In relation to environmental audits, during the threeyear period 2017-2019, 17 were also carried out on a sample of raw material suppliers (in particular on fabric, down suppliers, suppliers with in-house galvanic processing and tanneries). Moncler aims to continue strengthening its monitoring activities in this area.

Additional audits on animal welfare and on down traceability as per the DIST Protocol (Down Integrity System & Traceability) were conducted across the entire down supply chain.

Moncler has a zero-tolerance policy against major compliance breaches, which can lead to immediate contract termination. That being said, the Group is committed to raising awareness and driving continuous improvement within its supply chain, requiring the implementation of corrective measures when deemed necessary. In this case, the Group verifies that corrective measures are implemented by an agreed deadline through follow-up audits both on-site and documentary.

As in previous years, in 2019, an improvement plan was released following each audit, the implementation of which was subject to subsequent monitoring. In 2019, most instances of non-compliance were related to issues of occupational health and safety and management of employment relationships. During the audits carried out in 2019, 10 cases were identified where the supplier’s conduct was found to be not in line with Moncler’s ethical principles and therefore

the collaboration in place was terminated. Aware that fostering supplier responsibility principles benefits mutual sustainable growth, in addition to ongoing awareness-raising activities on ethical, social and environmental issues, Moncler supports its supply chain in a number of ways.

The Company continued its support programme for a number of strategic suppliers in 2019, making health and safety experts available to provide advice and develop knowledge of best practices to 21 suppliers, as well as financial support for investments in technologically advanced machinery for special processes.

Finally, Moncler is updating its vendor rating system by including new social and environmental indicators with the aim of providing an overall assessment of the supplier that takes into account sustainability aspects. Each indicator will be weighted, contributing to the assessment of each supplier based on scores achieved in the different areas. The vendor rating macro-areas are:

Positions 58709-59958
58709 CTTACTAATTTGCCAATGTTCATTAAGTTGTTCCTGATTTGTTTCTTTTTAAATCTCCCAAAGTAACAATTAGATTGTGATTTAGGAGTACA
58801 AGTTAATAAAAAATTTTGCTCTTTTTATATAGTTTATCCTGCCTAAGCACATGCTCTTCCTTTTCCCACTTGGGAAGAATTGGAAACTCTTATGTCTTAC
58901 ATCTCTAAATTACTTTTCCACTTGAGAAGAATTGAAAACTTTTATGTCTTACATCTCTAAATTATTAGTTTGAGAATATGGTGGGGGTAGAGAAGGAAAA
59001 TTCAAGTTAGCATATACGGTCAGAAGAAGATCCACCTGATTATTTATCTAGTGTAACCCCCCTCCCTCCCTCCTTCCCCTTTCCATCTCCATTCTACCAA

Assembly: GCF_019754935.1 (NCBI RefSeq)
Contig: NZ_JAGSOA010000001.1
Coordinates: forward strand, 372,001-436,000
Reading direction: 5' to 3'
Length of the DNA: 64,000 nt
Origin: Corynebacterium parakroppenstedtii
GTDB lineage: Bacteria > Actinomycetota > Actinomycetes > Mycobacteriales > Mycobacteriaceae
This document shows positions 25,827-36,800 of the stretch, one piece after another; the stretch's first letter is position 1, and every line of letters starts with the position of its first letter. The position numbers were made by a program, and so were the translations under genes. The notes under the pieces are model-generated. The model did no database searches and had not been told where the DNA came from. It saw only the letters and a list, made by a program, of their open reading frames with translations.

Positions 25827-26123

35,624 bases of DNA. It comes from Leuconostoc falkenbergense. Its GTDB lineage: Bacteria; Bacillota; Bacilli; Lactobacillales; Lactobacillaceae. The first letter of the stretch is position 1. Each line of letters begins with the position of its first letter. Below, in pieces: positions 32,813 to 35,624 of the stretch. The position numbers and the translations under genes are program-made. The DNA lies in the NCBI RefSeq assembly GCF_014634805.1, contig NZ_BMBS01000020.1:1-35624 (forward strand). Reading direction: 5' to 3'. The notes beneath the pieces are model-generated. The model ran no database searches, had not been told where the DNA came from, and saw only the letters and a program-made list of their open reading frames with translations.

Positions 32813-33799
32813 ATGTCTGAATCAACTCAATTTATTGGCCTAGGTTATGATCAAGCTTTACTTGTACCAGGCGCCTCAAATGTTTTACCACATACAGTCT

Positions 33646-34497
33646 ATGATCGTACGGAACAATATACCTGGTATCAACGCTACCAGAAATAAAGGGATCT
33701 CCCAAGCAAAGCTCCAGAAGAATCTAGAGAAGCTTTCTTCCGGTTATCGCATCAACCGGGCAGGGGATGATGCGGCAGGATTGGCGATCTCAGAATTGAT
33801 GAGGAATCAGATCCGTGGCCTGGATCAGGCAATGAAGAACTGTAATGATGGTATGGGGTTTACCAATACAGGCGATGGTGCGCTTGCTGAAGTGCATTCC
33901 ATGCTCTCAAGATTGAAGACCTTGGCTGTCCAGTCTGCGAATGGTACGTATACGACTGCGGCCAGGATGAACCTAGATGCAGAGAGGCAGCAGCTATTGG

• sustainability and compliance (working conditions, environmental practices, animal welfare, etc.);

• quality (defect rate in manufacturing, quality grievances reported to the client service, etc.);

• delivery and service level (flexibility, punctuality of delivery, etc.);

• costs (price competitiveness, logistics costs, etc.);

• innovation (technological capacity, appetite for innovation, etc.).

During 2019, a pilot project was implemented in the field of supplies of raw materials, and in particular for fabrics and accessories (including zip and buttons), to assess the areas of quality, deliveries and service level. About 90% of the fabric suppliers (in terms of volumes purchased) and about 100% of the accessories suppliers (in terms of turnover) were assessed and classified.

This project will be extended to the other macro-assessment areas and will involve a larger number of supplier categories.

In relation to “indirect” suppliers, that is suppliers of goods and services not related to products, in 2019, a complete mapping of the quality, social, environmental and health and safety certifications held by suppliers was carried out. Of the approximately 200 main suppliers, almost all of them have at least one certification and one third of these already have UNI ISO 45001 and/or UNI ISO 14001 certification. An awareness-raising activity was also launched to promote improvement objectives

related to the certification process, in particular regarding the environment and health and safety. In 2020, the process of mapping and monitoring partner’s reliability will be completed using information taken from external information providers while using also greater detail on indicators specifically related to sustainability through a dedicated scorecard.

For most suppliers, the qualification and assessment procedure was digitized with the Moncler Supplier Portal which guarantees immediate access and verification of data and documents and continuous monitoring of the supplier register.


495% of significant contracts require compliance with the Group’s Code of Ethics.